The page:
If you have a messy dataset that needs to be wrangled, then Google Dataprep is your best bet. It’s an intuitive ‘drag-and-drop’ style interface for cleaning data. It has AI-based anomaly detection, and it easily allows you to assess the quality of your data. You can even set up streaming pipelines into Dataprep, so if you’re getting consistent data from any streaming services outlined above you can fire them right into Dataprep for quality control and continuous processing.

Aggregation and analytics

If you need to do some sort of aggregation to your data, you can do so using Dataproc. Dataproc is a managed and scalable service for running open-source data processing tools, such as Apache Spark, Hadoop, Flink, or Presto. If you’re an analyst, you’ll know what they are; if not, ask your analysts! If you or your data department are drowning in a sea of Jupyter notebooks, you should probably give Dataproc a try.

Data Integration

Sometimes, data from completely different sources may need to be blended together to create something more useful. For example, you may want to bring in a ‘one-pane-of-glass’ view for your customers. You may need to bring in sales information, service desk information and maybe their commercials, too. That are three different sources storing data on your customers. Blending them allows you to formulate complex questions such as “on average, how much do customers pay for a helpdesk resolution?”. Here’s where Cloud Data Fusion is your best bet. Data Fusion is a GCP service that is all about bringing data from different sources together.

Storing

This is probably our favourite bit because Google Cloud makes this very fun to do. 

Objects

If you’re storing objects, like pictures, spreadsheets or files in general, use Cloud Storage. Easy peasy. 

Databases

If you’re piping data into a database, you have a whole load of options.

For relational databases, you have:

  • Cloud SQL for your run-of-the-mill database use cases
  • Cloud Spanner for a vast, distributed database optimised for performance and consistency.
  • BigQuery for all analytical needs. BigQuery is very much GCP’s secret sauce for anything analytics.

There are different types of databases, though, not just relational. There’s Cloud Bigtable for fast read-write analytical workloads - usually used for adtech, recommendation engines, “Internet of Things” devices, and fraud detection.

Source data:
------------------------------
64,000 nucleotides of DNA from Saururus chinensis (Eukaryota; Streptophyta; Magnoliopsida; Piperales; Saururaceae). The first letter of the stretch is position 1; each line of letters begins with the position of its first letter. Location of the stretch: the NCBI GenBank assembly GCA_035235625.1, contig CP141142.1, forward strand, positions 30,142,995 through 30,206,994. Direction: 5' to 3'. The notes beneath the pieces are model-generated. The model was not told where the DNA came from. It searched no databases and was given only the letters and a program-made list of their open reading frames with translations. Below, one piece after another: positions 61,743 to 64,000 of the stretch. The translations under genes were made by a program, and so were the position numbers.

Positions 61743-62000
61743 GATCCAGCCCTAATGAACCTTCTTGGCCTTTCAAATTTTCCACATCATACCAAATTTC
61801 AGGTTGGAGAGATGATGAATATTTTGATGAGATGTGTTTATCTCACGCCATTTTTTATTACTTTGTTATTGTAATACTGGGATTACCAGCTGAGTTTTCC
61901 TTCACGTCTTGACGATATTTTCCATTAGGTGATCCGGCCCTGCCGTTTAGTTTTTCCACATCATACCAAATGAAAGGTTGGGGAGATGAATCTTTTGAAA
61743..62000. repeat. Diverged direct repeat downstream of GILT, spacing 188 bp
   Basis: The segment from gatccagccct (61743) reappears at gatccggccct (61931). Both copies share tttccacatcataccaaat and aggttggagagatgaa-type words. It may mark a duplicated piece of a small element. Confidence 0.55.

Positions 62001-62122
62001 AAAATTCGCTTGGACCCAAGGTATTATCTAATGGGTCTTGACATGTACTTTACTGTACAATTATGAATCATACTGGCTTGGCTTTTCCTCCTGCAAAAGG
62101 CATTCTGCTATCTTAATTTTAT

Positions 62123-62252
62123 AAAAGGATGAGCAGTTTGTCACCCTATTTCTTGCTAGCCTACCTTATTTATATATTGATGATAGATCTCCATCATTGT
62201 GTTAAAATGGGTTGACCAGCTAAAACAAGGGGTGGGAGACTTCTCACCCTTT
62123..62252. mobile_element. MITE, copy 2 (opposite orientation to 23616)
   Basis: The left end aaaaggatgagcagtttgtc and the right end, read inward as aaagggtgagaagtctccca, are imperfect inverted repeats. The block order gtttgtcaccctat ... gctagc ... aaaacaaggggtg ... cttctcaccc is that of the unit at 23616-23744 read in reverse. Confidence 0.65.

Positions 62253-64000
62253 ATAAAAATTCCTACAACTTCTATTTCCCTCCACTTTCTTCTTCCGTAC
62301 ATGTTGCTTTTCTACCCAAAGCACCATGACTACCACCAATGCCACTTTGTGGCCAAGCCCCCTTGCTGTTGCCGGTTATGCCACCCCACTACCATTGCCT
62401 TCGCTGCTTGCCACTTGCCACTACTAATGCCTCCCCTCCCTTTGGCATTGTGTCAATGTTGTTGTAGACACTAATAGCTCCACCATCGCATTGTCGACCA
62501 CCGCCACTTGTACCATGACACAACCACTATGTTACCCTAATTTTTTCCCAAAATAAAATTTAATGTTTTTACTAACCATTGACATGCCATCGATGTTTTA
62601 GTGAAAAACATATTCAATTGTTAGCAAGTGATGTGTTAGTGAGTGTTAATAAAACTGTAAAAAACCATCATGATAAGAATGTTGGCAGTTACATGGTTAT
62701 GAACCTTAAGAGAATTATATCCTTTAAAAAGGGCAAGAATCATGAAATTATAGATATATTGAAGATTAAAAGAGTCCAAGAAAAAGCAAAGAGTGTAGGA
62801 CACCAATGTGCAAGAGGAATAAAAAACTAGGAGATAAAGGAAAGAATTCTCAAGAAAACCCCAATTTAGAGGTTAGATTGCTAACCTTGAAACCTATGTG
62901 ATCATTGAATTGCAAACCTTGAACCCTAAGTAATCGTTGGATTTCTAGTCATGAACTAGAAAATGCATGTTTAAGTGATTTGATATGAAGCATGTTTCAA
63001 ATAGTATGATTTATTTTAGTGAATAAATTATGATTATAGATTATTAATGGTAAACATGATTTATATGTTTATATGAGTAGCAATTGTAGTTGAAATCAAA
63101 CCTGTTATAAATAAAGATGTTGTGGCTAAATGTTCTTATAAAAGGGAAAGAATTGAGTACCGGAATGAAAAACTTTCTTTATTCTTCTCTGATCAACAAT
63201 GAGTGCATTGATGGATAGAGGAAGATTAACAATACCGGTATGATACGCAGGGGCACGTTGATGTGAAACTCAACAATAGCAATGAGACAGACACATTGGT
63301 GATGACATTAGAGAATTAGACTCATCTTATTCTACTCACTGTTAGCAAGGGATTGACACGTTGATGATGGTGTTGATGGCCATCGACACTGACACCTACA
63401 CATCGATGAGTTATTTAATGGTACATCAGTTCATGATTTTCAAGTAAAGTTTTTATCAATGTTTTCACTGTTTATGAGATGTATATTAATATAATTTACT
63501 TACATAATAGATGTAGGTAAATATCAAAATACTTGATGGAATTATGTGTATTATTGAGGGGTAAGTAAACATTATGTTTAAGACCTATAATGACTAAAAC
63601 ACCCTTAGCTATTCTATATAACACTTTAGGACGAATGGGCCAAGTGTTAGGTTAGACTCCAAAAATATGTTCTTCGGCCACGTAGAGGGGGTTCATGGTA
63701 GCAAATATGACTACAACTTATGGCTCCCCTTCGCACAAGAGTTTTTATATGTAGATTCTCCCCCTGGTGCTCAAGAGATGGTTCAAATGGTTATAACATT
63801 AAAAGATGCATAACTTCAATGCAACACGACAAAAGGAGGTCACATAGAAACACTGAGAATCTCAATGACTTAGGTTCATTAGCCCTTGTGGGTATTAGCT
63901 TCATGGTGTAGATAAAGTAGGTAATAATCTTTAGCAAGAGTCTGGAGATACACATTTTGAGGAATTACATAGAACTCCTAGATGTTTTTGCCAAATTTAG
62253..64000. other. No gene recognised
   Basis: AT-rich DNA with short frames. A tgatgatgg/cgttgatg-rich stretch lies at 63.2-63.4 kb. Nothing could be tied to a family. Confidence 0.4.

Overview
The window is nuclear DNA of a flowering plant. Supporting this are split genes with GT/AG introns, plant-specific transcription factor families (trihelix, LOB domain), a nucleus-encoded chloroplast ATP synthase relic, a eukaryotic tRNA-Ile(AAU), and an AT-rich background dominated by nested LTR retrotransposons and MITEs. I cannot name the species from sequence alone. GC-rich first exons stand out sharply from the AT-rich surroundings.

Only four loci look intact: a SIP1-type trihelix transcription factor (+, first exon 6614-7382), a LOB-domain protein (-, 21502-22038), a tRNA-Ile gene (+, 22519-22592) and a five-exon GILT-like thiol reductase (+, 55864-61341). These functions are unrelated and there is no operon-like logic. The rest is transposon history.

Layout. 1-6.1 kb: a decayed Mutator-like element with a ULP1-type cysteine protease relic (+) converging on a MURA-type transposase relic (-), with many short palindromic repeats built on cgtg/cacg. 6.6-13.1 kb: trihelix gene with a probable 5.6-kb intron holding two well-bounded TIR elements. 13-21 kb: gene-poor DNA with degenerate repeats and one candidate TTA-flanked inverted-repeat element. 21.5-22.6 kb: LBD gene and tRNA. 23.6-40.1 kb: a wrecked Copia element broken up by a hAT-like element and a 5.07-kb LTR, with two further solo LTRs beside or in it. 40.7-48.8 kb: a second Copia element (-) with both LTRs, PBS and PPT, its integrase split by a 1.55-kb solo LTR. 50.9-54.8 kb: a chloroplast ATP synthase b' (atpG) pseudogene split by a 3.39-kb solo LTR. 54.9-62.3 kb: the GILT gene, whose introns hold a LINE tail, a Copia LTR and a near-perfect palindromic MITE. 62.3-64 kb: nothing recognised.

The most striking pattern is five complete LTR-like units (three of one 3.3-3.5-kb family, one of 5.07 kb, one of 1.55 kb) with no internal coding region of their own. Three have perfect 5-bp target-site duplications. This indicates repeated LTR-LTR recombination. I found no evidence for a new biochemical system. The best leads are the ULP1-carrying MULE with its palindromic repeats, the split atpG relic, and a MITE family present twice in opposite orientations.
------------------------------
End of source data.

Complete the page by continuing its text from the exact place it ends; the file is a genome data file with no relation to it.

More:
There’s also document storage, which is great for web apps or mobile applications, which is what Google Firestore is for! We’ve outlined all of this in the diagram below 👇

Activating

This is the part where most data engineers throw their hands up and say, “Not my job!”. They’ve done all the heavy technical lifting - establishing data flows, pipelines, aggregations, schemas, tables - everything. You have the most pristine dataset in the world, sitting on the most scalable architecture in the world.

But what’s the point if you can’t activate it?

This is the bit where we put data to work, and the best way to do this is using Looker. You plonk Looker on top of your storage medium - preferably BigQuery, and start enabling your organisation to get insights from their work.

Looker becomes the ‘single source’ of your organisational data, meaning anyone within the business can probe and query the data from a governed, scalable, and - most importantly - usable data platform. In another blog post, we’ll dive into why Looker and BigQuery are such powerhouses.

Additional benefits to using GCP:

Without getting too tangential, there are several additional benefits to using GCP that can create win-win scenarios from using it for your data initiatives:

  • GCP tools are highly scalable. You can buy extra storage or extra computing power for busy periods, and you only pay for it as, and when you need it - in the case of data, this makes it highly useful for instances where there is an upsurge in the amount of data being generated and to be processed.
  • GCP is highly secure. As well as an armoury of cybersecurity features, GCP can distribute your data among multiple centres so that even if a centre were broken into or burned down (highly unlikely), no data would be lost.
  • GCP is a greener alternative. Google is already carbon neutral and aims to become carbon-free by 2030, making running your organisation’s digital infrastructure on Google a significant way to reduce your carbon footprint.

If GCP’s tools sound like the data doctor ordered, drop Cobry a message, and we’ll get back to you to discuss how GCP can help your organisation achieve its aims.